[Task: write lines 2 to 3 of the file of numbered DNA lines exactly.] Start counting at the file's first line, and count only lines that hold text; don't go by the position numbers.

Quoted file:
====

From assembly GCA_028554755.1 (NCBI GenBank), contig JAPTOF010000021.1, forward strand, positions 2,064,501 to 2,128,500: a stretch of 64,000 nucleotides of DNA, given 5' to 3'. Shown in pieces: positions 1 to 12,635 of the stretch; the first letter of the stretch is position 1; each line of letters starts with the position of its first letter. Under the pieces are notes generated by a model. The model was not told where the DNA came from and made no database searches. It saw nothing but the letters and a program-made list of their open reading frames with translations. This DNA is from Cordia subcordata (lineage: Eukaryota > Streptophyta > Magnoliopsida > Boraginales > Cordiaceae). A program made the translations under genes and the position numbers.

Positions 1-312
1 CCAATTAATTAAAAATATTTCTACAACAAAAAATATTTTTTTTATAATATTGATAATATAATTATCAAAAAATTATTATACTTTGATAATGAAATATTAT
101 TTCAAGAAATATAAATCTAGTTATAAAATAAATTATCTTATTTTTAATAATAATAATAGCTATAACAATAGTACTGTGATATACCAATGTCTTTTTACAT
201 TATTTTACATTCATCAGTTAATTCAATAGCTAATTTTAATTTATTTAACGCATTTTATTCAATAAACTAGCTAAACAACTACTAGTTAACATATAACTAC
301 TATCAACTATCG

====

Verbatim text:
Positions 1-312
1 CCAATTAATTAAAAATATTTCTACAACAAAAAATATTTTTTTTATAATATTGATAATATAATTATCAAAAAATTATTATACTTTGATAATGAAATATTAT